posted on 1/2009 By:
Stormlegion is the debut album from Chicago’s Kommandant. The band features in its ranks one time Cianide guitarist Jim Bresnahan. However, Kommandant’s music bears little resemblance to Cianide’s trudging doom/death. Instead, Kommandant play a relentless black/thrash amalgamation that sounds like a cross between Marduk and Destroyer666. Unfortunately, Kommandant tend to favor the punishing monotony of the former rather than the martial majesty of the later.
Kommandant’s one dimensional riffing style consists of simple tremolo picked melodies and sliding power chords, the majority of which seem to hover around the same mid-ranged tonal center. Combine this with some blast beat-heavy drumming and raspy vocals and you have a sound that has been beaten so deep into the ground, its only neighbors are At the Gates rip-offs. The band does vary the tempo on occasion, but their style is so stiff that they scarcely approach anything that could legitimately be called a groove. Some flashy lead guitar or a catchy vocal hook could wrest some memorability from this maelstrom of repetition, but, alas, there is none of either to be had. The band puts the pedal to the metal from the start and does not let up until the somber death march of closing track, "The Aftermath."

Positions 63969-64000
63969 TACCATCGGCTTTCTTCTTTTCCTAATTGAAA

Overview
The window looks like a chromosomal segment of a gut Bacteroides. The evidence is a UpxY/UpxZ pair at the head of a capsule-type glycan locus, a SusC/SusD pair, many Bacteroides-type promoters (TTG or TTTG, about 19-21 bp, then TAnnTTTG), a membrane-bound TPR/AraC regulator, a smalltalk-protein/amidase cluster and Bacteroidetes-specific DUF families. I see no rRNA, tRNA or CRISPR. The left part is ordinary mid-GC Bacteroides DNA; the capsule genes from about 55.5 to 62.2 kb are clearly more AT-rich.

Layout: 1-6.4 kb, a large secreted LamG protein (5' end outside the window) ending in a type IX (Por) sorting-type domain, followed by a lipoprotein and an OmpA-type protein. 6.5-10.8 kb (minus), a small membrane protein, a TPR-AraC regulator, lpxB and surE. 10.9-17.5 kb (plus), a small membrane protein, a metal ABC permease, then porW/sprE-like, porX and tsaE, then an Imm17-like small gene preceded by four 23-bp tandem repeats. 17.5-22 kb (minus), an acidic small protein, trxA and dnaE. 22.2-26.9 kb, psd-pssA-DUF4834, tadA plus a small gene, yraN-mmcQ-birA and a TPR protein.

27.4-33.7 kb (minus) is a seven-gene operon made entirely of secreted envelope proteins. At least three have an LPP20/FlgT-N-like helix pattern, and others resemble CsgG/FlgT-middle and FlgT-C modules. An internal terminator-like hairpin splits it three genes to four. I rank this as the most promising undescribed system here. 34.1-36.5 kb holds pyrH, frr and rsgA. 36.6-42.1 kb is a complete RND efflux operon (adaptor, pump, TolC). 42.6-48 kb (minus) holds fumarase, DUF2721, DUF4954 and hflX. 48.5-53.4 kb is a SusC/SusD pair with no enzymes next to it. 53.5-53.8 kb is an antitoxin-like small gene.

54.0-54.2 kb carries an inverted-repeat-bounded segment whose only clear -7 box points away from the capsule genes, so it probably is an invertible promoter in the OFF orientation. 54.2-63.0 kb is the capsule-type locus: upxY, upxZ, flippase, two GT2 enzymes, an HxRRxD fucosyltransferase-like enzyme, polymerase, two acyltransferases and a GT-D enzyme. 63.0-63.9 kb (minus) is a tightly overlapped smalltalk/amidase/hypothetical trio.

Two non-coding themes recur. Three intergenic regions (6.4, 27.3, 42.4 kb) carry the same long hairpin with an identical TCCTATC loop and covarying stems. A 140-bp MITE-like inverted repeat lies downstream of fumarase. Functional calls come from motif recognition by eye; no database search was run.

Despite uninspiring songwriting, Kommandant manage to present their sound effectively: The production is cold and grim, matching the military precision of the band's attack and vocalist Nick Henandez’s savage, tuneless snarl is the perfect vehicle for the band's bellicose lyrical imagery. With every slashing note and iron-fisted beat, the band seems to say, “Expect no mercy.”
If you count Panzer Division Marduk among your favorite records, Kommandant’s sonic blitzkrieg will likely appeal to you, but those who favor dynamics and diversity in their music should not seek it in Stormlegion.
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